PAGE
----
Step 3 – Live with the Consequences of Your Decision. Frankly, at this point, you’re probably just happy that the action you were discussing has a 90% chance of being done. Did they ultimately understand? You think so. Will they do it? Boy, you hope so. Will you have to ask more patronizing questions to find out? Definitely.

Post script: as you can probably tell, this was written on a stressful day. I can now report that, as usual, my local colleagues have come through completely-ish

and all is well.


The poverty we live near

15 July 2012

My brother sent me the following email last week:

“I just caught up on your blog. As you may or may not know, I’ve had trouble dealing with poverty emotionally from a young age (like the day trip we took to NYC back in the day.. as we were arriving back at the car I was crying because I didn’t know how to make sense of all the homeless people we had seen that day). Of course I’ve had some time to make sense of it since then, and had a little more exposure to poverty in our culture and maybe one or two others. I felt some of those issues resurface as I was reading your post ‘The hand-out dilemma.’ I think your analysis of it, and your ability to separate yourself enough from it to make a rational analysis of it is very valuable. I was reading your posts from most recent to less, so a few posts later I read ‘Family, connected.’ The contrast between these two posts is noticeable: one is, as you define it, begging. The other is a gift to good people. I’m glad that’s a part of your experience over there, to balance the other out. Red Sox just scored a run. Now we’re only down 7-3.”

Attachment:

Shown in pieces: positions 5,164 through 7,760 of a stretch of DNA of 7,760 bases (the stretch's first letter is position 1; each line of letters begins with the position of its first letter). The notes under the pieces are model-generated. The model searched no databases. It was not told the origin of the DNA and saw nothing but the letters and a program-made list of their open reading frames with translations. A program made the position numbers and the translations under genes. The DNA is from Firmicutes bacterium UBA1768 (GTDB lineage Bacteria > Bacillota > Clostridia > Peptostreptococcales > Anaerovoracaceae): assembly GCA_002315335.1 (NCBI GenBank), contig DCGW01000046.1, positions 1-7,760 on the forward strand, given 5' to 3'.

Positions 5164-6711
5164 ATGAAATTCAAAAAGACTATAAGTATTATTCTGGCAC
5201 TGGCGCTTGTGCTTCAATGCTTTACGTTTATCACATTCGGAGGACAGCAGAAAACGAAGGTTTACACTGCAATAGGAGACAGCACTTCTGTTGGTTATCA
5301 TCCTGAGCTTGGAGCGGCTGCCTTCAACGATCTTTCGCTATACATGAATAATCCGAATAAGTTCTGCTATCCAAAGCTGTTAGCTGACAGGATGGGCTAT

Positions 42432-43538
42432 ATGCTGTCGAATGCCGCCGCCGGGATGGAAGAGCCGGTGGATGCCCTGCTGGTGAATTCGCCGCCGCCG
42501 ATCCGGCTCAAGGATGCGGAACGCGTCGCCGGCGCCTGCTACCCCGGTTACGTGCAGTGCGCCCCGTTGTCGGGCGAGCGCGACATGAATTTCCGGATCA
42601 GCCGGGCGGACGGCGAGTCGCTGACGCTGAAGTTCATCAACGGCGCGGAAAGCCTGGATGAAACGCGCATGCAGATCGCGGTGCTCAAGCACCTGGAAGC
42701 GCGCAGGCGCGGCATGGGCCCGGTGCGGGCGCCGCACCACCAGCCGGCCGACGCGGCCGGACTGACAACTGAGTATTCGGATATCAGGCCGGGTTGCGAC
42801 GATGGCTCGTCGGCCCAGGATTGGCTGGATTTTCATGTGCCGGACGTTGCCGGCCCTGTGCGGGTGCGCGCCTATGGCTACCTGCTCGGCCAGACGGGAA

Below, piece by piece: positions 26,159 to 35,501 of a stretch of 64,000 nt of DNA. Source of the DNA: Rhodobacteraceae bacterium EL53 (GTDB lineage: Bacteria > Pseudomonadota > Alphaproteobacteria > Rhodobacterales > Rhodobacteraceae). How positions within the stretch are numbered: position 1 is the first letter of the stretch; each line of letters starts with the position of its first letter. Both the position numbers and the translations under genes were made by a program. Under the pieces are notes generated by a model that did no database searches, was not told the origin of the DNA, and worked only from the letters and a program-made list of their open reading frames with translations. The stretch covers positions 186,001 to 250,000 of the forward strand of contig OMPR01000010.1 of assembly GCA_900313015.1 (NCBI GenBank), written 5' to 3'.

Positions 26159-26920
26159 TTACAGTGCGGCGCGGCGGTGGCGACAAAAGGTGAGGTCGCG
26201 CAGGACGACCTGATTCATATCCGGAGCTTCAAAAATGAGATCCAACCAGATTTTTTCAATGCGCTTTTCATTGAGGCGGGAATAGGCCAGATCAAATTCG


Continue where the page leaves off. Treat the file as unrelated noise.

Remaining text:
I was struck by his statement that, “your ability to separate yourself enough from [witnessing poverty] to make a rational analysis of it is very valuable.” Here is my response to him:

Hello Little Weasel,

That was a very thoughtful and unexpected email. I’m glad you enjoyed the posts and that they made you think, feel etc. It’s sort of weird, the issue of living somewhere with so much poverty. For starters, this part of TZ is the most affluent part – people have better houses, eat better, have more access to services (via Moshi and Arusha), etc. So to be honest I still don’t feel like I’ve been exposed to the truly grinding poverty that many people in this country suffer. When I visited an HIV support group with KEDA, then I felt like I had experienced some. But I’m not as exposed to it as I could be.